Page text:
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Anaesthesiology Intensive Therapy
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vol. 54
Letter to the Editor

Effect of cannabis use on propofol requirement for ICU sedation

Maryam Farasatinasab
Somayyeh Nasiripour
Abbas Aghabiklooei

Department of Clinical Pharmacy, Clinical Research Development Centre (FCRDC), Iran University of Medical Sciences, Tehran, Iran
Department of Clinical Pharmacy, Rasoul-e Akram Hospital, Iran University of Medical Sciences, Tehran, Iran
Department of Legal Medicine and Toxicology, Clinical Research Development Centre (FCRDC), Iran University of Medical Sciences, Tehran, Iran
Anaesthesiol Intensive Ther 2022; 54, 4: 344–345
Online publish date: 2022/11/09
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Dear Editor,
Sedation and analgesia in critically ill patients are among the most important aspects of care delivery in the intensive care unit (ICU) [1]. It can be challenging when dealing with critically ill patients who have a history of substance abuse. Cannabis has analgesic, anxiolytic, antiemetic, and antispastic properties and has been in widespread use and abuse for thousands of years globally. Although some published case reports have shown that cannabis users demanded elevated doses of intravenous and inhaled anaesthetics during anaesthesia induction and/or maintenance [2, 3], data regarding cannabis and its interactions with commonly used sedative and analgesic agents in the ICU setting are scarce.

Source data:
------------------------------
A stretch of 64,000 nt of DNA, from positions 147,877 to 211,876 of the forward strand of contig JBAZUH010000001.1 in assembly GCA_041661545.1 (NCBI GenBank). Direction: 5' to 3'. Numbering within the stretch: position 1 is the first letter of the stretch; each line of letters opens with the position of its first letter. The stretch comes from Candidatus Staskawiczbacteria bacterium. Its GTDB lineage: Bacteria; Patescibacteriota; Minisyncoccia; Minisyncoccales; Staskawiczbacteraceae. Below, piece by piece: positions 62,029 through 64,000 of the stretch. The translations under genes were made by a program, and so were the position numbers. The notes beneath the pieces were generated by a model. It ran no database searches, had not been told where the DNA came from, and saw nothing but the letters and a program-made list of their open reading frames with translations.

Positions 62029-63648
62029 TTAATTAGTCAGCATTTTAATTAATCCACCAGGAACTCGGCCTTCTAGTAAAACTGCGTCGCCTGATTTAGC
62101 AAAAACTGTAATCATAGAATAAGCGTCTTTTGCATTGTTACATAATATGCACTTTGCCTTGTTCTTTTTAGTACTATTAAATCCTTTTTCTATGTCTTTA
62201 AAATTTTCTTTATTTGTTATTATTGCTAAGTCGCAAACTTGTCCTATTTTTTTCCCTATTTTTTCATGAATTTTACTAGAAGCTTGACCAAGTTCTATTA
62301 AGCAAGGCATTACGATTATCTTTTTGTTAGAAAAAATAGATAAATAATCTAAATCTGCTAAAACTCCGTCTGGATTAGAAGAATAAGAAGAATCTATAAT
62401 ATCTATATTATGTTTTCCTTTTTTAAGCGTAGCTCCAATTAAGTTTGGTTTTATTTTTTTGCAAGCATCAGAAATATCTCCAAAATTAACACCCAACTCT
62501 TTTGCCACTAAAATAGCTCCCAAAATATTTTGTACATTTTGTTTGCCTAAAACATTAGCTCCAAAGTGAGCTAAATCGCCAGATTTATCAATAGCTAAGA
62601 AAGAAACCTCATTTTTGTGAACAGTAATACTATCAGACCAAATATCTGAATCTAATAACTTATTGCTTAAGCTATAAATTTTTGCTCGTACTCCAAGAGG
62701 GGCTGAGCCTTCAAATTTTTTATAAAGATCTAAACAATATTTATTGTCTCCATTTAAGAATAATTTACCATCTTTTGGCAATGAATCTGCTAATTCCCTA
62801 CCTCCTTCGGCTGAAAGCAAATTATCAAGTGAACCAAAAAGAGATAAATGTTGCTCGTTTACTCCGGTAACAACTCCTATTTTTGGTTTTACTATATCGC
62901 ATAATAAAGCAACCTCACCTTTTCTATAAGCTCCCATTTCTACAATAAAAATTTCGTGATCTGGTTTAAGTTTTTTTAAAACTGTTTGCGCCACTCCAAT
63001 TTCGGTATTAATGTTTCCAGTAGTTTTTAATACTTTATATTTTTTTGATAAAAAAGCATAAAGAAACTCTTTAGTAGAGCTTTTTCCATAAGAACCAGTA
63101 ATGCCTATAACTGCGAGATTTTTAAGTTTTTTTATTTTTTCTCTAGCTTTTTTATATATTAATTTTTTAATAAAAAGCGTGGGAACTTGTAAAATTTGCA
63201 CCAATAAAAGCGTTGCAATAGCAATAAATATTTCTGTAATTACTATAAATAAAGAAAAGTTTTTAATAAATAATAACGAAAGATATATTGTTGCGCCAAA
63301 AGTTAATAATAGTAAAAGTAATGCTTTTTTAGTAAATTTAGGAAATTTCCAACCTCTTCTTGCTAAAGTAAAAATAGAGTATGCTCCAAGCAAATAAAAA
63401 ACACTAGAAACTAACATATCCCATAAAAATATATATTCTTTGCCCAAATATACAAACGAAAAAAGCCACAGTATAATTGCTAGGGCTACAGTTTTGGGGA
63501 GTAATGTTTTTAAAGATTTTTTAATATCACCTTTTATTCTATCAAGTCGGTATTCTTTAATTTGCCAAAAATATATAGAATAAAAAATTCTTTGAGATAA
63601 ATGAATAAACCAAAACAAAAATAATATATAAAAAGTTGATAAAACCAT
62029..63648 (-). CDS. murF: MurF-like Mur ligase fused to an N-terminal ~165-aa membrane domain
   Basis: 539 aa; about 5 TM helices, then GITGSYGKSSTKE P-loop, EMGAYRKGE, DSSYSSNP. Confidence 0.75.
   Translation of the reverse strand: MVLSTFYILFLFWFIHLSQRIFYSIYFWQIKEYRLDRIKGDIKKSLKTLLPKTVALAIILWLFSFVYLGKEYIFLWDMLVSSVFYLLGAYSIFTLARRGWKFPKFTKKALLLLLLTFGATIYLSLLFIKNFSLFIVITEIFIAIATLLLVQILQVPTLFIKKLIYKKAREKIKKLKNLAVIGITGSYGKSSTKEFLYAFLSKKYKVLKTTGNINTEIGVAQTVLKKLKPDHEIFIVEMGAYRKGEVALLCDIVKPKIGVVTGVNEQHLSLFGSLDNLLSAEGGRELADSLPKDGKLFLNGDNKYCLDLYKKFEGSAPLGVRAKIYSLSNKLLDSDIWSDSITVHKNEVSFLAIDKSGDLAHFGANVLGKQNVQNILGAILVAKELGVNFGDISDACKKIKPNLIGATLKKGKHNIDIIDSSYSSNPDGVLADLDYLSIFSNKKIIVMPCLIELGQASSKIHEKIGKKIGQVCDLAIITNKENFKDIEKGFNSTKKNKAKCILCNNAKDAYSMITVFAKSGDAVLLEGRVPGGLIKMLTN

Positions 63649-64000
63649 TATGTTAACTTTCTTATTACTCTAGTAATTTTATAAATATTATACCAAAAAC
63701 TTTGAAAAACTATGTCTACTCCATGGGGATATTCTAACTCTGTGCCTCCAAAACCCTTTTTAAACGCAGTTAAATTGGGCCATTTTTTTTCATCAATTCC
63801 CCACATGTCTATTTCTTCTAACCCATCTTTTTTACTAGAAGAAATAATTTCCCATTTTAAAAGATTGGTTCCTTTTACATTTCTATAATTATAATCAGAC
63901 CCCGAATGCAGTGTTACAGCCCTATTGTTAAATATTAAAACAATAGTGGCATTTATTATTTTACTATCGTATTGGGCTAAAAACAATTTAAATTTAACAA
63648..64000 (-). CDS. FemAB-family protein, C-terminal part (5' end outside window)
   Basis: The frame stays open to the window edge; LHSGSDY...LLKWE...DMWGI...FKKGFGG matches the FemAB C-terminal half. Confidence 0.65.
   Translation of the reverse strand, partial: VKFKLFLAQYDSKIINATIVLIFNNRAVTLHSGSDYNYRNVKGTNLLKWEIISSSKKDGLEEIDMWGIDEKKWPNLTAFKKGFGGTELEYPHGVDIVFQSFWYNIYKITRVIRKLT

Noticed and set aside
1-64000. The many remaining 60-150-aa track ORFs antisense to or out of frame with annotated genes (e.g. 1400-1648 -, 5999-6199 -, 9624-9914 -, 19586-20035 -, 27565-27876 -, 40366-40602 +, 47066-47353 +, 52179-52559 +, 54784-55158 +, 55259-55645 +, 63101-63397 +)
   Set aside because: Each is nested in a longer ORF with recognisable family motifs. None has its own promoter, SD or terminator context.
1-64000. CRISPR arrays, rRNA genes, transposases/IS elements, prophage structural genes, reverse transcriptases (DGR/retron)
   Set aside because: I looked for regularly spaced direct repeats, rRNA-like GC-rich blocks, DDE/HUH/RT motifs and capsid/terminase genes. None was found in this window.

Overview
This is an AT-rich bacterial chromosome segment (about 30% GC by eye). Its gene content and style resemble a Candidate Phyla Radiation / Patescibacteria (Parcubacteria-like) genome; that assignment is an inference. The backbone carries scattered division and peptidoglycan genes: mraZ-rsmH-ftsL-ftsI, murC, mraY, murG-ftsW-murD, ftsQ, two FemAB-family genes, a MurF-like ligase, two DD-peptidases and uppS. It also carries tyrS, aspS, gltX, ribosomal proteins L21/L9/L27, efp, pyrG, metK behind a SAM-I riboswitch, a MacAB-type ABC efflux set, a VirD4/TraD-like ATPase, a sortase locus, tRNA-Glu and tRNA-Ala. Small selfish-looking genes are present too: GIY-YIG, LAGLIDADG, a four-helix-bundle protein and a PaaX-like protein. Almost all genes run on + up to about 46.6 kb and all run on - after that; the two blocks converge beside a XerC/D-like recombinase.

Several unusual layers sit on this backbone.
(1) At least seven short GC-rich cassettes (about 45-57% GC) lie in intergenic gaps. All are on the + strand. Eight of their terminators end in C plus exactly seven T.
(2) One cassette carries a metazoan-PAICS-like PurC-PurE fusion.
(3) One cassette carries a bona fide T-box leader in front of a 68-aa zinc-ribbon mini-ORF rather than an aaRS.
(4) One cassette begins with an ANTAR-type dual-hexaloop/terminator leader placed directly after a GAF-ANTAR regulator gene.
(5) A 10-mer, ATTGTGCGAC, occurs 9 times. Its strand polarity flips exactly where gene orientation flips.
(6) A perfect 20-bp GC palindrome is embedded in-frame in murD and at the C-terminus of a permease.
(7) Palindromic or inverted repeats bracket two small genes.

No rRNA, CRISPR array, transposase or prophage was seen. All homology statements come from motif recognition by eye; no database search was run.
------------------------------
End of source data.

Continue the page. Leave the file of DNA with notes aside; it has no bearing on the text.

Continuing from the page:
Flisberg et al. [4] in a prospective, randomized, single-blinded human study assessed the induction doses of propofol in patients using cannabis. This study included 30 male cannabis users and 30 control individuals. Induction doses of propofol to achieve the target bispectral index values were not significantly different in the 2 groups. However, in the cannabis user group significantly higher doses of propofol were required to achieve adequate sedation for successful laryngeal mask insertion. The authors concluded that to achieve satisfactory clinical response, higher doses of propofol are required in cannabis users. In addition, Imasogi et al. [5] implemented a case-control study on the correlation between cannabis use and propofol anaesthesia during endoscopy. In total 318 members participated (cases, n = 151; controls, n = 167) in this study. Their results indicated that cannabis exposure was concomitant with a rise in propofol dose. The authors concluded that cannabis consumption was significantly associated with the amount of propofol required for sedation in endoscopy. An animal study Brand et al. [6] showed that Δ 9-Tetrahydrocannabinol (9-THC), the key psychoactive component of the cannabis plant, can significantly reduce the sedative effect of 50 mg kg–1 propofol in mice. Sedation could only be achieved by increasing propofol to toxic doses of 100 mg kg–1. They concluded the existence of an antagonistic interaction between 9-THC and propofol.